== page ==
Additionally, many vegetable gardeners plant vegetables indoors or in containers during off-season so they can still enjoy fresh crops throughout the year. It may take some time to create the best veggie-planting plan for you. Johnny’s Selected Seeds created a handy chart that can guide you to planting vegetables in succession for a year-round yield.

WHAT YOU NEED


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Photo by Sascha Kohlmann licensed under CC BY-SA 2.0

Vegetable gardens don’t require a lot of materials, but you do need a few things before you begin:

  • Understanding of your hardiness zone. Check the hardiness zone for your region, so you’ll know what plants fare well in your climate, and when the best times to plant are.
  • Containers or a garden bed. New gardeners may benefit from planting a few vegetables in containers first, to get the feel for vegetable gardening. Or, if you’d rather get started in your garden, consider creating a small, raised bed to plant a few vegetables in.
  • Tools. A tiller to loosen soil, a shovel for digging, and a wheelbarrow to carry plants, vegetables, tools, and soil through your garden are all helpful for a vegetable gardener.
  • Mulch, compost, fertilizer, and pest control. You should research the best compost and fertilizers for the vegetables you want to plant. Also, check the requirements for mulching to help reserve water and temperature in the soil. If the veggies you plant are prone to specific pests, learn techniques to naturally control infestations in your garden.

COMMON VEGGIES


Beginning vegetable gardeners should start out with some of the most common vegetables to grow, like:

  • Peppers
  • Carrots
  • Potatoes
  • Broccoli
  • Cucumbers
  • Onions
  • Tomatoes
  • Leafy greens, like spinach and kale

These plants, for the most part, require fairly little maintenance, and even beginner gardeners can produce excellent crops if the provide proper soil, watering, and sunlight.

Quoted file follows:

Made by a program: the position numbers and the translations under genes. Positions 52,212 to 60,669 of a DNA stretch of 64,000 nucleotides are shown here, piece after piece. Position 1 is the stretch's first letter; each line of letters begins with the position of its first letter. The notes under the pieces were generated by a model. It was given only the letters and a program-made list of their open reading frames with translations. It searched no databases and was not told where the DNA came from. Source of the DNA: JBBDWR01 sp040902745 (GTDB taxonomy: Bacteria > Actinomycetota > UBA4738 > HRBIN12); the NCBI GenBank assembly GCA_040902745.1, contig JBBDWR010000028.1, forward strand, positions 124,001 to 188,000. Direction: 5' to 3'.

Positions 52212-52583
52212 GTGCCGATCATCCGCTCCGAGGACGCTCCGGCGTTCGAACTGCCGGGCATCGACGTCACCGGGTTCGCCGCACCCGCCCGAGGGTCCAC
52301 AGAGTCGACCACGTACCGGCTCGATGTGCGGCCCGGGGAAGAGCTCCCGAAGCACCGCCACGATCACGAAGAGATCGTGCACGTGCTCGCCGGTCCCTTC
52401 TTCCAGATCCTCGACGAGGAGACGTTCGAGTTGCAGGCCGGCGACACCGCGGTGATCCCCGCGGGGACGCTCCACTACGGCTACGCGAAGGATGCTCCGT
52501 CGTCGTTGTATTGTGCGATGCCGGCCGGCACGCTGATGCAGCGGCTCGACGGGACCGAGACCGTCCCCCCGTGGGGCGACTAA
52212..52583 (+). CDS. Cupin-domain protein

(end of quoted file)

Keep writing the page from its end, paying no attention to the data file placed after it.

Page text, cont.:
CLIMATE


Different vegetables grow well in different climates. Kale, for example, is a cool-weather crop that should be planted in warmer weather, so it can become established in cooler weather. Other crops, like tomatoes, grow best in warmer weather.

Some gardeners prefer to plant vegetables in containers to prevent the possibility of weather affecting their crops. Doing so allows gardeners to move their plants outdoors to soak up the sun, and back indoors if the temperature drops too much.

You can protect your outdoor garden from extreme weather conditions by using temporary canopies to block sun and rain, or row covers to help insulate your crops. Also, mulching helps the soil maintain a consistent temperature to help prevent your crops from being affected by extreme weather changes.

WHERE TO START


Fortunately, vegetable gardens grow in a variety of ways: in an outdoor garden, in containers, in a greenhouse, or in small pots in your home. If you don’t have the outdoor space for a vegetable garden, you can still grow fresh produce in your home or in containers on your patio.

This video by Beth's Garden provides helpful tips to successfully grow vegetables in containers:

LEARN MORE


For in-depth resources on growing your own vegetables, we invite you to check out our right sidebar. Here, you’ll find information for growing specific vegetables, like asparagus, broccoli, and carrots, so you can start your own garden. You’ll become an expert in no time, with everything you need to know about spacing, caring for, and harvesting the vegetables of your choice. Whether you want to grow vegetables in your backyard or indoors, Sproutabl’s guides will provide you with the best up-to-date information for growing quality produce.

how to grow vegetables

Photo by sagaareng licensed under CC0.

Vegetable gardening fact source: Scarborough.